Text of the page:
Although it probably seems impractical, I would have liked to have seen WWE take a page from AEW and delay this match until it can be done right. AEW was planning on doing Blood and Guts in Newark in front of their largest crowd in history, but when they had to cancel it, they didn’t go through with the War Games-style match in an empty arena setting; they announced they were going to delay the event until they could do it properly. I honestly don’t care that much about any of the other matches at WrestleMania, but Edge vs Orton deserves to be done properly. I hope that at the least, they will build to another match that will be held in a proper arena.
Lastly, I have watched a lot of empty arena wrestling over the last month, from promotions large and small and from all over the world. I think I have a decent grasp on what seems to work and what seems to not work. Matches that can reach a physicality and intensity level work; fans get sucked into the spirit of competition. The Drew Gulak vs Daniel Bryan match at Elimination Chamber would be a good example of a WWE match that would work well in that type of setting.
The matches that don’t work are the ones that rely on audience participation and reactions. Normally, those things are great, because matches should always be striving to get a reaction from the live audience. However, with certain performers, mainly Goldberg and The Undertaker, those wrestlers at this point don’t have much to offer outside of the crowd’s attachment to them. Goldberg and The Undertaker get by because the crowd treats them like stars, and pop big for their few signature moves. Take the crowd away, and flaws become more exposed.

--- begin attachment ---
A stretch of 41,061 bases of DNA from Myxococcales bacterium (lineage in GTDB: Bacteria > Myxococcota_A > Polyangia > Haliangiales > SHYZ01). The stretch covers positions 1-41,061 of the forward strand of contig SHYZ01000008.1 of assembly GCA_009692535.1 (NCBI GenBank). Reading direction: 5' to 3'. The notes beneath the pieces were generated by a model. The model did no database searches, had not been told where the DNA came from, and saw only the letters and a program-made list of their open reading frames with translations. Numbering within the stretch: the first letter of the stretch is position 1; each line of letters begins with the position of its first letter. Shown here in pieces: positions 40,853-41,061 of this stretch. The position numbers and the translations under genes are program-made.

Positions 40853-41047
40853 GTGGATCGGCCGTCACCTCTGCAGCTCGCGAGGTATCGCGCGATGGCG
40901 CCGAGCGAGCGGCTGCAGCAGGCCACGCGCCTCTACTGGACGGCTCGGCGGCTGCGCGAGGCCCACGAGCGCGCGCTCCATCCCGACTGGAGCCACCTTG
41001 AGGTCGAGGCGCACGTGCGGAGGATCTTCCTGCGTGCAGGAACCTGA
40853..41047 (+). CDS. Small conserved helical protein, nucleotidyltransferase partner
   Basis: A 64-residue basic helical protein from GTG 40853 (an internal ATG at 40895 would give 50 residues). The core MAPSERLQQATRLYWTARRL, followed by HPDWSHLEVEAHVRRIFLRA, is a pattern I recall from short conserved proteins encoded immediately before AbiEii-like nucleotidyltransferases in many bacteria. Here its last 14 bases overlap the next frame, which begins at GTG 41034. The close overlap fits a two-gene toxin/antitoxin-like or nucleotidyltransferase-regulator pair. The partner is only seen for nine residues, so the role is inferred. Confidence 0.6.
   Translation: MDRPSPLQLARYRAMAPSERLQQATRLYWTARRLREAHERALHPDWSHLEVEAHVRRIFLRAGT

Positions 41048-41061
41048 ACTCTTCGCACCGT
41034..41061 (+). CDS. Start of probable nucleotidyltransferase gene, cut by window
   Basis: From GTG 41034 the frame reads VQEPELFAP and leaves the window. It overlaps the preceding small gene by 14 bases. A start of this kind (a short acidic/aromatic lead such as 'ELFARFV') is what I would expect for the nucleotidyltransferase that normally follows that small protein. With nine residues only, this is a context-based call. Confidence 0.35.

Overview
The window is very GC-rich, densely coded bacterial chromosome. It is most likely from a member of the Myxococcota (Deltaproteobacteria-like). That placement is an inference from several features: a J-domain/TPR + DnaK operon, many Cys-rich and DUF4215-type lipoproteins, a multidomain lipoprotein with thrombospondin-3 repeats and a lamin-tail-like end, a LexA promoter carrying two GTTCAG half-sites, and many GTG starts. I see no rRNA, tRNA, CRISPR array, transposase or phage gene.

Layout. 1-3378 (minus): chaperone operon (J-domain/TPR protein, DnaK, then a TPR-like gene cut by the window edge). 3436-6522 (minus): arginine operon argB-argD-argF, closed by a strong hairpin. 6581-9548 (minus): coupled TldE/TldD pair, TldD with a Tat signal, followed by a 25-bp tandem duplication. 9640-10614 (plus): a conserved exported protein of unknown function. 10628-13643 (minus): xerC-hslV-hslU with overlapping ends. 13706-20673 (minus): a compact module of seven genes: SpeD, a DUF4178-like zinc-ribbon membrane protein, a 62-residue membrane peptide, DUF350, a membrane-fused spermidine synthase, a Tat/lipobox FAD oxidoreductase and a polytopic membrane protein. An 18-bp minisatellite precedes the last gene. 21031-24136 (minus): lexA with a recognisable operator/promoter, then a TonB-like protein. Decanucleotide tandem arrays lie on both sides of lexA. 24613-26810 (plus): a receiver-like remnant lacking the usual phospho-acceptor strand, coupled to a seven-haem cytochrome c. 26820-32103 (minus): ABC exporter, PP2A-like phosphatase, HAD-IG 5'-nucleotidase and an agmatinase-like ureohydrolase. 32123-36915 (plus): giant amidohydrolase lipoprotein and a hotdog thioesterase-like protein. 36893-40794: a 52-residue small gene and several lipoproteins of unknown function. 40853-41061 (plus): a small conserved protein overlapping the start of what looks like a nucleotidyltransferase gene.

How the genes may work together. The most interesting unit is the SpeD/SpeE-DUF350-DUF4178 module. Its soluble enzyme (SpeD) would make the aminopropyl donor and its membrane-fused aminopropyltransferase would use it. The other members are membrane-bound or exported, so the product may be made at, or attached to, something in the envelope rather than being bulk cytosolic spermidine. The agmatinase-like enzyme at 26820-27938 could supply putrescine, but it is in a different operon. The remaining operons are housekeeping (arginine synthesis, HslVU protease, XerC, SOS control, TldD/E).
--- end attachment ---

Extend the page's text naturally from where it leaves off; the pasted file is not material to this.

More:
The Undertaker should do okay, he will be working a goofy boneyard match with Styles, which will certainly be a smoke-and-mirrors match if there ever was one. Goldberg going against Braun Strowman is going to be a tall task. Even if it is something like a quick squash match that goes under two minutes, it probably isn’t going to come off that well in an empty arena, for a match that is supposed to be for a world title.
In the end, this will be a forgettable show that fans won’t know how to react too. Will this be the worst WrestleMania in history? Probably; but it will probably be excused from any true “Worst WrestleManias in history” conversations, because it isn’t really WrestleMania at all.